Wednesday, August 27, 2014

A summary of Scottish History - the early years

I have been making a summary of the history of Scotland.  As we visited many of the castles it has been difficult keeping all the dates and events straight.  So, I have made a summary.  After writing much of it, I realized that it was too long to include in one post - especially when I tried to summarize the history of the events of the 14th century and later.  I will post the history in multiple posts.  So, where do we start now?  Of course, at the beginning...

In the beginning God created the heaven and the earth…

Maybe we don’t need to go that far back in history to understand the Scottish history.  However, I found this story that might help.

In the beginning when God was creating the world, He was sitting on a cloud telling His friend, the Archangel Gabriel, what He planned for Scotland.

“Gabriel”, says He, “I’m going to give this place high majestic mountains, purple glens, soaring eagles, streams laden with salmon, golden fields of barley, green lush spectacular golf courses, coal in the ground, oil under the sea, gas…”

“Hold on! Hold on!” interrupted the Archangel Gabriel.  “Are you not being too generous to these Scots?”

Back came the Almighty’s reply…

“Not really, wait until you see the neighbours I’m giving them!!!”

The uniqueness of the Scots has been acknowledged at least since early medieval times.  Their status as a separate nation has not been in doubt since the 14th century, even though they have had constant battles with England since that time.  There are some fascinating characters in Scottish history – Robert the Bruce, William Wallace, Mary Queen of Scots, John Knox, and Bonnie Prince Charlie – just to name a few.  But the history begins earlier than this…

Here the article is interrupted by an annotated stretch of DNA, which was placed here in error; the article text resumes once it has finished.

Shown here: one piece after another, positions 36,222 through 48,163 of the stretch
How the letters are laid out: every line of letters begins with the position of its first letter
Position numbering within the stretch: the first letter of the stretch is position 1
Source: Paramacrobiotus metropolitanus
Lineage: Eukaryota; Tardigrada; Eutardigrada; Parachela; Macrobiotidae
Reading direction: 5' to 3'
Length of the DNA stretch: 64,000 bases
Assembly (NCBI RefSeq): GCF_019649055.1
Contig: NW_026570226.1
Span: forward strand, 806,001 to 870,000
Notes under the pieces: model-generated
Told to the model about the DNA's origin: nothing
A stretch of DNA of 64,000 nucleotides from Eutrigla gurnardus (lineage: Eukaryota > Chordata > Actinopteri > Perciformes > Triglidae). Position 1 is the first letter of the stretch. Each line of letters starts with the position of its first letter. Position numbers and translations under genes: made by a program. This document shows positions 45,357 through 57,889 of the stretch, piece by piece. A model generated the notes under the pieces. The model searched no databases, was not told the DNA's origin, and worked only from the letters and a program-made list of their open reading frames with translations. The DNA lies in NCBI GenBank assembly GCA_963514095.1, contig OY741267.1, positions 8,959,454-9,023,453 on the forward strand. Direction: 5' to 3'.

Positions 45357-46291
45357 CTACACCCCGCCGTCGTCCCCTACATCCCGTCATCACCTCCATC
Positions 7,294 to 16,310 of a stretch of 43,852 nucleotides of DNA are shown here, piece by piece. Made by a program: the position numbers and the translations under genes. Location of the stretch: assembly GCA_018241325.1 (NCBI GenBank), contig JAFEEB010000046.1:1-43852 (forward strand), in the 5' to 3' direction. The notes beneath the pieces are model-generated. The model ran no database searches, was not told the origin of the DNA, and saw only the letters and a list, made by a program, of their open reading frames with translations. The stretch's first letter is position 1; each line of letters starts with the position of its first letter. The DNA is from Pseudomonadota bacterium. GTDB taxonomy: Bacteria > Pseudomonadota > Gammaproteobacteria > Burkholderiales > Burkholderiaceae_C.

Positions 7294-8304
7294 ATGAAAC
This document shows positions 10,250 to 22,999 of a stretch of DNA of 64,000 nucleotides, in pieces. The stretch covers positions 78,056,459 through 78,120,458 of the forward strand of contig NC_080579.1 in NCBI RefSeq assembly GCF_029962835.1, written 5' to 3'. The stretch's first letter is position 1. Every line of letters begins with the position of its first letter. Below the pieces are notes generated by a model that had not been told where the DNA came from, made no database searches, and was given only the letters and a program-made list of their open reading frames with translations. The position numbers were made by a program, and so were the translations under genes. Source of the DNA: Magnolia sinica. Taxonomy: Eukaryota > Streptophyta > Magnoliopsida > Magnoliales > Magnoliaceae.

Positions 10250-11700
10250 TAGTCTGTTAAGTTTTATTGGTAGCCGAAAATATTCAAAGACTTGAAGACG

Scotland was gradually populated by nomadic people from south at the end of the great ice age, about 7000 B.C.  The sea was a highway, not a barrier.  The first people who have left any physical evidence of their presence in Scotland are the Neolithic or New Stone Age settlers who began to arrive around 4500 B.C.  

 We saw these standing stones on our trip to Stornoway.  No one really knows who built them or why they were built.  Becasue of the shape or organizaiton of the stones it seems that there was a purpose.

Many of the traces of early settlements in Scotland can be seen in to Orkney Islands and the Western Isles or the Outer Hebrides.  These early settlements were mainly from the Vikings who invaded in 8th century.

The arrival of the Iron Age brought the Celts from central Europe.  The Celtic society throughout Britain was about to meet with the Romans.  The Roman general Claudius – later emperor – landed in southern Britain.  By the late 70 A.D. the Romans had conquered all of modern England and Wales and moved on into Scotland.  The Roman presence in southern Scotland was gradually pulled back farther and farther until the Emperor Hadrian, on his visit to Britain in 122 A.D. ordered the building of the great wall that was named for him – Hadrian’s Wall.

 This is a grist mill that was operated by running water.  Below is the actual mill that was used to grind the grain.